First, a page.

For small and medium-sized OLEDs, Samsung and its competitors use a system of vapour deposition of the OLED material using a fine metal mask (FMM) system (a highly technical ‘stencil’). That means a lot of the OLED material gets wasted. Samsung makes both its smartphone and IT OLED panels using this method. However, the technology has always resisted scaling to the kind of substrate sizes that can support TV-sized panels, although it has been unsuccessfully tried. To get around this, LG Display and Samsung with its QD-OLED have used unpatterned OLED layers with RGB being created by filtering (LG) or QD colour conversion (Samsung). Neither of these is ideal in terms of cost or efficiency.
A second challenge of the FMM process is that the pixels cannot be too close together, so, for a given pitch, the size of pixels is relatively small. The use of photolithography allows the gaps between colours to be much smaller, so the amount of OLED material can increase. The system should also be more economical than vapour deposition as there is less waste in the process. In the past, one of the barriers to the technology was that you need to use quite aggressive chemicals when etching after masking. The processes for the second and third colours would typically damage any material that had already been deposited. One way around this would be use thin film encapsulation to encapsulate each colour after it is deposited, protecting it from later processes. (DSCC presented a speculative process that could do this at the Business Conference)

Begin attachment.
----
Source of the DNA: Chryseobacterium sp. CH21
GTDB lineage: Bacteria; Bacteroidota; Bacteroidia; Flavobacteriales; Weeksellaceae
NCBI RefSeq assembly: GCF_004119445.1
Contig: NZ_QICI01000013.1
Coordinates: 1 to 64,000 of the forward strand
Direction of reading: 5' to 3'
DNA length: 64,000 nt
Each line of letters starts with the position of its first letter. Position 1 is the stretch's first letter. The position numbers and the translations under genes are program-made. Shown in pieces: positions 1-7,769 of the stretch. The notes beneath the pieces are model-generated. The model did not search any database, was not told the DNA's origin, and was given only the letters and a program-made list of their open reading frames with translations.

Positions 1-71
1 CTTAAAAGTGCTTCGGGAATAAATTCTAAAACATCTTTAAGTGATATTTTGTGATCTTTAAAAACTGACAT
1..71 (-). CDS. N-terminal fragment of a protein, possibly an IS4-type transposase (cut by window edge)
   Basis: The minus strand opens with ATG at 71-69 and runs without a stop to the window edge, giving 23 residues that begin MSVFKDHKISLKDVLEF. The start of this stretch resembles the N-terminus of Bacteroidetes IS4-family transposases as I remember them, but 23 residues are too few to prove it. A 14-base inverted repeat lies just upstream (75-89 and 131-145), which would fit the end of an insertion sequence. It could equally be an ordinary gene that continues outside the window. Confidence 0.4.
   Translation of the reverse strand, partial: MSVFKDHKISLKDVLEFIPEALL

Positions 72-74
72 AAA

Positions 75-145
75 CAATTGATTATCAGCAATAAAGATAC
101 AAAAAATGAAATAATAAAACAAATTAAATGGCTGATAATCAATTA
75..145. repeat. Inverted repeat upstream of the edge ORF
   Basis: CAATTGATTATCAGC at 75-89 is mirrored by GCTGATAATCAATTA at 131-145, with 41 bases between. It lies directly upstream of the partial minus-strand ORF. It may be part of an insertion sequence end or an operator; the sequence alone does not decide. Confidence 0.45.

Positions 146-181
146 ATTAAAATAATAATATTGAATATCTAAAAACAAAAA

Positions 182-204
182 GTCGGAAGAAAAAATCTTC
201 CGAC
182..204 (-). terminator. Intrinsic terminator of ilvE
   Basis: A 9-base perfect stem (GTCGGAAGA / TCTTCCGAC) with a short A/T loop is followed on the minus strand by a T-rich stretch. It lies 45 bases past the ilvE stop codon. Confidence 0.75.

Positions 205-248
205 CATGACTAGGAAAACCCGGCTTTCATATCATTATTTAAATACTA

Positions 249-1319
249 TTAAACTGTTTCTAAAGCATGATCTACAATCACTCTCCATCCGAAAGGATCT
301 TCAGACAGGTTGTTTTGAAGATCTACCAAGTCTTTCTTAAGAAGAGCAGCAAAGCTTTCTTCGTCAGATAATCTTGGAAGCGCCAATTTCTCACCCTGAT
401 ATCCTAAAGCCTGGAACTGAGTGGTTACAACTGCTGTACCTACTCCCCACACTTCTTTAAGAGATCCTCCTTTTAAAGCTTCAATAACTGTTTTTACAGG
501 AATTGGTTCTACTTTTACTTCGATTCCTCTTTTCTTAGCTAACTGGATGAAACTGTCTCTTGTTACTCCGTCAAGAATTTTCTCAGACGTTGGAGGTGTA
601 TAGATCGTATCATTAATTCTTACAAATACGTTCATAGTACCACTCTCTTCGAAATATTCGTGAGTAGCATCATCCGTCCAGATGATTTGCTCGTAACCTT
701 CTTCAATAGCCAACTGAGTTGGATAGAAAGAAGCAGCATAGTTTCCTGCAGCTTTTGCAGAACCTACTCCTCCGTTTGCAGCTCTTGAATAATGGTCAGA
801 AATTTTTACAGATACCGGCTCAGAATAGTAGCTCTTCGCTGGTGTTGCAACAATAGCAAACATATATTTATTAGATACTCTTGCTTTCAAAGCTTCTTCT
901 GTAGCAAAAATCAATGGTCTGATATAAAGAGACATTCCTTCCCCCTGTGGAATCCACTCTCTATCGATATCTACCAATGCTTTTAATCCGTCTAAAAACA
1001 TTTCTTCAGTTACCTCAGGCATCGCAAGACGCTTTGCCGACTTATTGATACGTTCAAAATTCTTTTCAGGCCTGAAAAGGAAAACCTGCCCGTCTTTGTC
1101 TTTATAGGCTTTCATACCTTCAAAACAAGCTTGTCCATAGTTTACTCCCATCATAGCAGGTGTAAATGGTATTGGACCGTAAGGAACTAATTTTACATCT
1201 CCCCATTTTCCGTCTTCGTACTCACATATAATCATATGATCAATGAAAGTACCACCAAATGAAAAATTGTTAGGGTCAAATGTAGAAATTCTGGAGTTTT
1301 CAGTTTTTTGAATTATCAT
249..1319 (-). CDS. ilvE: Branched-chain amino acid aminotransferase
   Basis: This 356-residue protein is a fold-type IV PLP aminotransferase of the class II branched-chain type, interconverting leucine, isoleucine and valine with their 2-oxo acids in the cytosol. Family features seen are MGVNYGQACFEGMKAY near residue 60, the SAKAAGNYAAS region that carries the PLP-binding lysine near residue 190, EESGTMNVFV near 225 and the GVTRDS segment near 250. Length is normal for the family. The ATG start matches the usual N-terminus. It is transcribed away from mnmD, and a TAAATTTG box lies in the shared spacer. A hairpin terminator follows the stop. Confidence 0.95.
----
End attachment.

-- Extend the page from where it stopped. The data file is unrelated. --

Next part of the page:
The net result of the bigger pixels is a big boost in the light output but at the same time allowing a big boost in lifetime as the current density can be reduced. At Display Week, Visionox said that it could get to 1,700 psi with this technique, and with 6X lifetime or 4X the brightness of today’s panels. The firm said that although its current facilities are optimised for smaller panels, the technique could be used for IT or TV-sized panels.
When you look at the speed on the ice of the “OLED puck’, there should be shiver going up the spine of every competing technology which is now going to have to aim even further ahead!
Bob Raikes is semi-retired from the display industry, but still edits the 8K Association newsletter and contributes to Display Daily.